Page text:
How does Islam engage with the idea of the modern and with the contemporary world? How is Muslim tradition to be reconciled with a world in continuous flux and change? These questions lie at the heart of current discussions of the Islamic faith and of its doctrines, beliefs and practices.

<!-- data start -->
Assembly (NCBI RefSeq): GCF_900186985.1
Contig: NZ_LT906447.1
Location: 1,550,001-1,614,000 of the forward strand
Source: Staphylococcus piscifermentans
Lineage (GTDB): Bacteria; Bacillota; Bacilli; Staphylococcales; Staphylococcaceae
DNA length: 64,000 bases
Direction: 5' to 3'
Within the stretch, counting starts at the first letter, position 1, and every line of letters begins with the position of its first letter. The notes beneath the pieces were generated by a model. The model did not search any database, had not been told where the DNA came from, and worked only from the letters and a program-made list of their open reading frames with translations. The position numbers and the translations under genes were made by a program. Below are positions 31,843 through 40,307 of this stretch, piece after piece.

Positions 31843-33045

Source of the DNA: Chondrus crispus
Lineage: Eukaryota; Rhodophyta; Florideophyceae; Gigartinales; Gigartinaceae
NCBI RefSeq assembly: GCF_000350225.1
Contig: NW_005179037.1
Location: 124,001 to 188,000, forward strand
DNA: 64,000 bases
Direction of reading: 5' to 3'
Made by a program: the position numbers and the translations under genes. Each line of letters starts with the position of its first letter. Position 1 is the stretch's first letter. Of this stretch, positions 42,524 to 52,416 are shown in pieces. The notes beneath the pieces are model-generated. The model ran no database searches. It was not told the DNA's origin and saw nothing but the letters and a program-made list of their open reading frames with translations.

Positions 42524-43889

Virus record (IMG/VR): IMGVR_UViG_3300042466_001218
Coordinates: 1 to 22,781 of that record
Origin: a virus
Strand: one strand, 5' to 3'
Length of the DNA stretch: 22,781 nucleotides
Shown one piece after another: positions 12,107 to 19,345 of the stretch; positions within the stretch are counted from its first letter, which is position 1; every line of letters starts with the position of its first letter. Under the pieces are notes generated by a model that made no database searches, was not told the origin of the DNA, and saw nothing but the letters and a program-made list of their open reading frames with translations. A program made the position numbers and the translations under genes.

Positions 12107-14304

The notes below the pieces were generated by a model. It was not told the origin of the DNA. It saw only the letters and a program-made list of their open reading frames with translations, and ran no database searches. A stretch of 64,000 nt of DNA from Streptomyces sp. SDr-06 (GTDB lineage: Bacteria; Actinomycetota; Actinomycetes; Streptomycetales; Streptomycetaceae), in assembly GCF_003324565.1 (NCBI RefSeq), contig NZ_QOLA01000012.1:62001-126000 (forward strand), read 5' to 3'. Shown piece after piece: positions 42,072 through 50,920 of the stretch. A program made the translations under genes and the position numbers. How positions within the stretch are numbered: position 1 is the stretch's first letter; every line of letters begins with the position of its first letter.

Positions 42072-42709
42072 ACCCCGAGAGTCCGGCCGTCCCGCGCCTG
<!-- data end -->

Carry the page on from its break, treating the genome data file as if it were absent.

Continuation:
Engaging directly with such questions, this important volume discusses such key themes as identity and citizenship, piety and protest and music and modes of dress. Muslim as well as non-Muslim scholars explore how religiosity and tradition may both have an active role to play in the unfolding of what we understand of as "the modern." Modernity is commonly portrayed as a break with traditionalism: and as a marriage to the secular. Yet the core values at stake--from the ethos of intellectualism to the pluralism of civic culture--have roots in diverse civilizations, and certainly in those of Islam. A vital theme in the book is the role played by the ethical imagination in expressions of the civil determined by a diversity of Qur’anic understandings. This role is important in practices of civil society and citizenship, in grappling with new technologies, and in the challenges posed by political violence. Since 9/11, the West's failure to come to grips with plural modernities has reinforced simplistic assumptions about a "clash of civilizations." Fresh perspectives are offered here on what it is to be both modern and Muslim, mindful of the multiple narratives that inform both identities.